That's just one example. Now, the article doesn't say (and neither am I) that your church home feeling like a family is a bad thing. But perhaps we shouldn't worship that way. Worship, after all, is not an hour long opportunity each week to hang out with your friends (or family). There are other times in our church life to do that. Worship is an intentional act of devotion toward God. Moreover, it prepares us to serve a hurting world beyond our doors - prepares us for the work of discipleship.  

When someone new comes to your place of worship (instead of you finding them) it's a wonderful thing. And all our churches, if asked, would say that they are a very hospitable and welcoming group. But there's more to it than handing them a bulletin, helping them find a pew, and smothering them during the passing of the peace. If they've never been in a church before, they will be shocked at what happens over the next hour. And little of it may make sense to a newcomer when we assume everyone knows certain things.  

So this week, I invite you to view how you worship through the eyes of an outsider. Consider an unchurched teenager. Or a Boomer who hasn't seen a church since their youth. Will they feel welcome? Are there unspoken cues in your worship that undermine what it says on the front of your bulletin  - that no matter who you are and where you are on life's journey, that you are welcome here?

To read the article, follow this link. (be careful if you read the comments following, sometimes church folk aren't very nice. Most people missed that he didn't say church shouldn't feel like family - just that we shouldn't worship like one)

Then come on over to the Conference Facebook page, and let's discuss. (or leave a comment here)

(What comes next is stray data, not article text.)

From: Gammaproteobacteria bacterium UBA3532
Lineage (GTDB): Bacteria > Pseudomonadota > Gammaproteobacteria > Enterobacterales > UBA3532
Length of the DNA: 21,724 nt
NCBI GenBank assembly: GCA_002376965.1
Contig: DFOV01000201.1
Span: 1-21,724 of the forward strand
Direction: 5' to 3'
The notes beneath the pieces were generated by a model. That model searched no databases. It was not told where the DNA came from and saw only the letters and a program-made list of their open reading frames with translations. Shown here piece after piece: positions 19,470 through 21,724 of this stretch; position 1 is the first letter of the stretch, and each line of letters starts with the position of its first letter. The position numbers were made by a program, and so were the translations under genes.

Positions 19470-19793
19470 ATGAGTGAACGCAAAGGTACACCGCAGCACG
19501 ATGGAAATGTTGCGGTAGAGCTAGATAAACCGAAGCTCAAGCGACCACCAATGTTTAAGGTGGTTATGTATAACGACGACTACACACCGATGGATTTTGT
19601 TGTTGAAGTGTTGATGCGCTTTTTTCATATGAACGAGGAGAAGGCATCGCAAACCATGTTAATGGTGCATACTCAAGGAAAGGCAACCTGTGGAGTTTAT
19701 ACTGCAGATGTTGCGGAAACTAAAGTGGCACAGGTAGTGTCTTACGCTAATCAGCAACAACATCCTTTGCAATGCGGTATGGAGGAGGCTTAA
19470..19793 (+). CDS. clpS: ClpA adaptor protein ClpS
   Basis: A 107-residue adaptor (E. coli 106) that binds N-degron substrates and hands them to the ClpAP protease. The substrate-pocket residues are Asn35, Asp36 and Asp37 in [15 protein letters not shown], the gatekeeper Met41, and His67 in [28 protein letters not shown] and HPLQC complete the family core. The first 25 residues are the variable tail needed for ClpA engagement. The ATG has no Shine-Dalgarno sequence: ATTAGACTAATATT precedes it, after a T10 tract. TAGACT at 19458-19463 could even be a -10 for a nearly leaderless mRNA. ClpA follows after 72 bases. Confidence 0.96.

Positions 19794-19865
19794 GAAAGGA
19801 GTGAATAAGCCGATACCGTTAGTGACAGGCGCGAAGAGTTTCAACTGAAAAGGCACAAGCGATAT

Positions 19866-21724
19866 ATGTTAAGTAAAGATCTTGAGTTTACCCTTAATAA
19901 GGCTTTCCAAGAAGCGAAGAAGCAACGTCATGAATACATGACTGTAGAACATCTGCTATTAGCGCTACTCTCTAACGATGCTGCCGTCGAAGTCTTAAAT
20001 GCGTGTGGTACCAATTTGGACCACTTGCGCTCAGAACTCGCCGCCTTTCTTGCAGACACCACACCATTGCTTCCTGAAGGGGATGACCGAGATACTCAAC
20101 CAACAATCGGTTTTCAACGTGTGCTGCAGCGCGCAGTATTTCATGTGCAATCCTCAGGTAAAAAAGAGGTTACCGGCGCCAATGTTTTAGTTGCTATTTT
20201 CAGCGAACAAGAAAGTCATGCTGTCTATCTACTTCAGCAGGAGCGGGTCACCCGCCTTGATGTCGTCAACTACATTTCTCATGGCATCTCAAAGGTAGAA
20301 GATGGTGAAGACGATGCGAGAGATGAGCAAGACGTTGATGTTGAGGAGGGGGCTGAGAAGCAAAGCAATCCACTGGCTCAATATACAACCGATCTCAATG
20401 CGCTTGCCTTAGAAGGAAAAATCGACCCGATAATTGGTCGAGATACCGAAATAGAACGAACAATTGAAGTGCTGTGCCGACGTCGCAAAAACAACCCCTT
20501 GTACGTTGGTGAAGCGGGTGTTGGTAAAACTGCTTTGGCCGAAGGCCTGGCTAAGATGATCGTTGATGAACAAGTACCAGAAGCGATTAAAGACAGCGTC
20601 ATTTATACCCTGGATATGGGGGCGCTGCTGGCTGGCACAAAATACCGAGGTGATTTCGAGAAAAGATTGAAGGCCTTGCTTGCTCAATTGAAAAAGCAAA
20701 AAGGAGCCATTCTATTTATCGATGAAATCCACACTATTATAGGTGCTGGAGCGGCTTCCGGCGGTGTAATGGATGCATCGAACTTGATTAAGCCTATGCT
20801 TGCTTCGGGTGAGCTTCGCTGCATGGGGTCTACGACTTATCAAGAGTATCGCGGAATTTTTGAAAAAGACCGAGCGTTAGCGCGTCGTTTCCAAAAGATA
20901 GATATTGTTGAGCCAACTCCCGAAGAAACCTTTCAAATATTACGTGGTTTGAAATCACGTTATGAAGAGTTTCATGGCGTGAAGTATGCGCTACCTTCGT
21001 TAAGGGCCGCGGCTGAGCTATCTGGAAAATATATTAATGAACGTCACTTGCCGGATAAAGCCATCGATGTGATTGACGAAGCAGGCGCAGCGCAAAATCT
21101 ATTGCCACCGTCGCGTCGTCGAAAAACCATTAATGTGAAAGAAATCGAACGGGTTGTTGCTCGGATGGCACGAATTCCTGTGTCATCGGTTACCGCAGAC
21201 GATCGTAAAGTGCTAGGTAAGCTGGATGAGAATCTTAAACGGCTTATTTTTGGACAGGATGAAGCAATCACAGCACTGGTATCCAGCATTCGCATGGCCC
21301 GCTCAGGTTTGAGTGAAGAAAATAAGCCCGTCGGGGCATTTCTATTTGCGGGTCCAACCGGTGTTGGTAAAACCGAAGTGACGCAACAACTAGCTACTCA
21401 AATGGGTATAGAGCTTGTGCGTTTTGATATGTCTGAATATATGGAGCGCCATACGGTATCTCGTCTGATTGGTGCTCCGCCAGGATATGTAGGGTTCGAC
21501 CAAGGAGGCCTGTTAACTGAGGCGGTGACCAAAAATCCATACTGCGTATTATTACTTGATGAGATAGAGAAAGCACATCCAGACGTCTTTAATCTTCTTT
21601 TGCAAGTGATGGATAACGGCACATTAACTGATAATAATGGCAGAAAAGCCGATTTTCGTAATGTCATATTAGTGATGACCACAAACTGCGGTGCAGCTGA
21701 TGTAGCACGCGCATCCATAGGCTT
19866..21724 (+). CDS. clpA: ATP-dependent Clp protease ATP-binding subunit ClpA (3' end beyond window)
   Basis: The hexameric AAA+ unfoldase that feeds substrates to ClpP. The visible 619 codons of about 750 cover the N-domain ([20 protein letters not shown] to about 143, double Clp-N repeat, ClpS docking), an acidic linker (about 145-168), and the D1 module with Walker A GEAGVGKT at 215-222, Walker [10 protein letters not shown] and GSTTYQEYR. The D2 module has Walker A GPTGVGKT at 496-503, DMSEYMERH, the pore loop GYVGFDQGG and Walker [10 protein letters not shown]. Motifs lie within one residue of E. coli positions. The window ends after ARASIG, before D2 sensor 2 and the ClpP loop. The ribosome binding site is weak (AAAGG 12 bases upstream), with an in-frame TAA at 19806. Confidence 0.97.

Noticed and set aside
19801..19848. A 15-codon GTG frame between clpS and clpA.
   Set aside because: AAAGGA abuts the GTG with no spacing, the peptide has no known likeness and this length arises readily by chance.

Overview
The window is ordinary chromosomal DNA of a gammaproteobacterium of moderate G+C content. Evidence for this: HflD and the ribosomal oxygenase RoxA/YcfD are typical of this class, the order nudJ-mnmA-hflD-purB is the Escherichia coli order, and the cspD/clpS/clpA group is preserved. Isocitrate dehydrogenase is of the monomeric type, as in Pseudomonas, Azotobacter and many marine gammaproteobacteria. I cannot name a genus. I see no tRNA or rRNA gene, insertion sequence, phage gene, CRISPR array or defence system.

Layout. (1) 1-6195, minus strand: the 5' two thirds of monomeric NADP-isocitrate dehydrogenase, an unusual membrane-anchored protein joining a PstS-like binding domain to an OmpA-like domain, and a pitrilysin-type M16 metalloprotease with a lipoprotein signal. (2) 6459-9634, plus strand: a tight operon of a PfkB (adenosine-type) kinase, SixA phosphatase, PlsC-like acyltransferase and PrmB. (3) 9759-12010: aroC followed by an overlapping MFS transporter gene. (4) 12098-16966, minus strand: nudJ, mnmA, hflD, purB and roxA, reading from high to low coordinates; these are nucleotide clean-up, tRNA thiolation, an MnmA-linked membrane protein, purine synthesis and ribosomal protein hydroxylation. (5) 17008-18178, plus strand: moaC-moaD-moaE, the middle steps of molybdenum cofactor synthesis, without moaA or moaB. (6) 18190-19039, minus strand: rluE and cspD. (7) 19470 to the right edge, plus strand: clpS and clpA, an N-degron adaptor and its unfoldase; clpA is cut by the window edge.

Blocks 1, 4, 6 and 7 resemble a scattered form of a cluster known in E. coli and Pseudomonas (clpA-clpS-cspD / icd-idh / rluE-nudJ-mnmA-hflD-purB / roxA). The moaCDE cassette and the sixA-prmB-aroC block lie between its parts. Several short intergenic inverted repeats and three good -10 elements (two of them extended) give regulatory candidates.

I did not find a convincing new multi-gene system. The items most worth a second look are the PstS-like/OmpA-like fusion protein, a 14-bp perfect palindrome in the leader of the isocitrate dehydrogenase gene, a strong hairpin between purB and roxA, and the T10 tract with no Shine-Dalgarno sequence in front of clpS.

Peace,

Jim

Where Will Our Next Pastor Come From?

If your congregation has a settled pastor, this may not be the question at the forefront of your congregation's thoughts... but perhaps it should be.

The mainline church is in the midst of significant change, but that's not news anymore. One of the often overlooked components of that change is what the future of pastoral leadership looks like. Here are some startling facts: 
·         80% of all authorized ministers in the UCC are over age 50.
·         Only 6% of all authorized ministers are under age 40.
·         From 1992 to 2012, the number of employed ordained ministers decreased by more than 1,300.
·         Licensed Ministers now account for 9% of all authorized ministers.
·         There is some good news - the number of female pastors is up to 46%. (although they are, on average, still paid less than their male counterparts)
·         70% of all UCC churches have a worship attendance of less than 100.
·         Here in Vermont, only about 1/3 of our churches have a full time pastor.

So, most of our pastors are over 50 years old, opportunities for full time pastorates have declined significantly, but even so there aren't enough new pastors in the pipeline to offset the massive upcoming retirements. Starting to think this is something to pay attention to?

The way we 'make' pastors is getting a lot of attention these days. I don't think our denomination's appreciation for a learned clergy is going away anytime soon, in fact I think the 4+3 (undergrad degree plus a Master's of Divinity) education model as part of a Member in Discernment process should remain the normative one.  And yet, there are significant obstacles before us, including:
·      With fewer churches who can afford one, there are limited opportunities for newly minted ordained pastors to be called to a full time pastorate.